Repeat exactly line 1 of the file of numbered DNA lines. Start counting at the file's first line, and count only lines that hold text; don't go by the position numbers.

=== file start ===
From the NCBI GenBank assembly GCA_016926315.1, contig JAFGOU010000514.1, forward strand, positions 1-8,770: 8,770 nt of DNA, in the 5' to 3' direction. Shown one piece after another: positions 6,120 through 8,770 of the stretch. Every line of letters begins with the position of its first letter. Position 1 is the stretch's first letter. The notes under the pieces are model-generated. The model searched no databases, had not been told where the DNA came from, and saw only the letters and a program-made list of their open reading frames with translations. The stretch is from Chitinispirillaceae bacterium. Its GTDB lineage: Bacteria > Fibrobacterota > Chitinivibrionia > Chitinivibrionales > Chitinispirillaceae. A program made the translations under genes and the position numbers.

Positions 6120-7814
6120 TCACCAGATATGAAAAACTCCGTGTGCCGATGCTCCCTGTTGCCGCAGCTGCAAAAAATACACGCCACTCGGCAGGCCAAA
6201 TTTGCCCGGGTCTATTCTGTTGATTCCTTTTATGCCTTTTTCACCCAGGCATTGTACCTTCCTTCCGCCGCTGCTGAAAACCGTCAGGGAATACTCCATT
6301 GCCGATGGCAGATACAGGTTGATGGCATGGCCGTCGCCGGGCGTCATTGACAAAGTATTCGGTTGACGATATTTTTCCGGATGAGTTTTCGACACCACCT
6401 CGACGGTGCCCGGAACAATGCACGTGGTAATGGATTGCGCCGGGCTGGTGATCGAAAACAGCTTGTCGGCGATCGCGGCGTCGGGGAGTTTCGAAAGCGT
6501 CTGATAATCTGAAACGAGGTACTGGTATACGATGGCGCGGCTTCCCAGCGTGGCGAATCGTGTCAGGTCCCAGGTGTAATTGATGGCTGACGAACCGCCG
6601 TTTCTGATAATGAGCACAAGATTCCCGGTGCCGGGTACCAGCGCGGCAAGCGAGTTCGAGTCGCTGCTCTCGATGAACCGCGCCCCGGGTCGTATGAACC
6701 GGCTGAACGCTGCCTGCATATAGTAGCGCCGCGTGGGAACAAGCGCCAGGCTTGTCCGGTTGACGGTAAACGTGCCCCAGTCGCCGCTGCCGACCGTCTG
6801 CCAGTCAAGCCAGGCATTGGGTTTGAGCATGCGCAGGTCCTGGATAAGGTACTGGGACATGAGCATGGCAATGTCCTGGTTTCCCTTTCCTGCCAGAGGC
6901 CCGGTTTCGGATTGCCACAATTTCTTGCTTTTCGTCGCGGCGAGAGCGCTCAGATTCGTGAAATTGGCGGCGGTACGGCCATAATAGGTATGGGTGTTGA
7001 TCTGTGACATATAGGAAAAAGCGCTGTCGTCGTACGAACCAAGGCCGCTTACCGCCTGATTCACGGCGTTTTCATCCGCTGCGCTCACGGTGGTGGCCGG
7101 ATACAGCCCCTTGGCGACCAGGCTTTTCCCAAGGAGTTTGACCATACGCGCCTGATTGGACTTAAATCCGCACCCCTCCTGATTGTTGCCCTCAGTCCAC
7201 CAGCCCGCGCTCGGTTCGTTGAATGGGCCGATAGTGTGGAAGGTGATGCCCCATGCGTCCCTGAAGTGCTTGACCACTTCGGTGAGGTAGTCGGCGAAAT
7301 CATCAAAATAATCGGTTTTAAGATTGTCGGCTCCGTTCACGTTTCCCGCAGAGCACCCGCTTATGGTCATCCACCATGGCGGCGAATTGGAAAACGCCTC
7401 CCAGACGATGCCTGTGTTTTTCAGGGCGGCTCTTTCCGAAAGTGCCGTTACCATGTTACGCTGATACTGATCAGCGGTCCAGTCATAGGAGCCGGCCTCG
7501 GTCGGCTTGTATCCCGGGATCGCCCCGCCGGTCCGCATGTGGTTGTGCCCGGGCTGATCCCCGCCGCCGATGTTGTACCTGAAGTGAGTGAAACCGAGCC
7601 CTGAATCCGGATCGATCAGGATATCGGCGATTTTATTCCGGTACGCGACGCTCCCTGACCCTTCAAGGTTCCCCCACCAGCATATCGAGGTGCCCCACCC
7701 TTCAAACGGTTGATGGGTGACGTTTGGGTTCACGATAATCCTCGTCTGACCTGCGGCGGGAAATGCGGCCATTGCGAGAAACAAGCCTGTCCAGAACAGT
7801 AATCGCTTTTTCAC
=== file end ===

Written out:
From the NCBI GenBank assembly GCA_016926315.1, contig JAFGOU010000514.1, forward strand, positions 1-8,770: 8,770 nt of DNA, in the 5' to 3' direction. Shown one piece after another: positions 6,120 through 8,770 of the stretch. Every line of letters begins with the position of its first letter. Position 1 is the stretch's first letter. The notes under the pieces are model-generated. The model searched no databases, had not been told where the DNA came from, and saw only the letters and a program-made list of their open reading frames with translations. The stretch is from Chitinispirillaceae bacterium. Its GTDB lineage: Bacteria > Fibrobacterota > Chitinivibrionia > Chitinivibrionales > Chitinispirillaceae. A program made the translations under genes and the position numbers.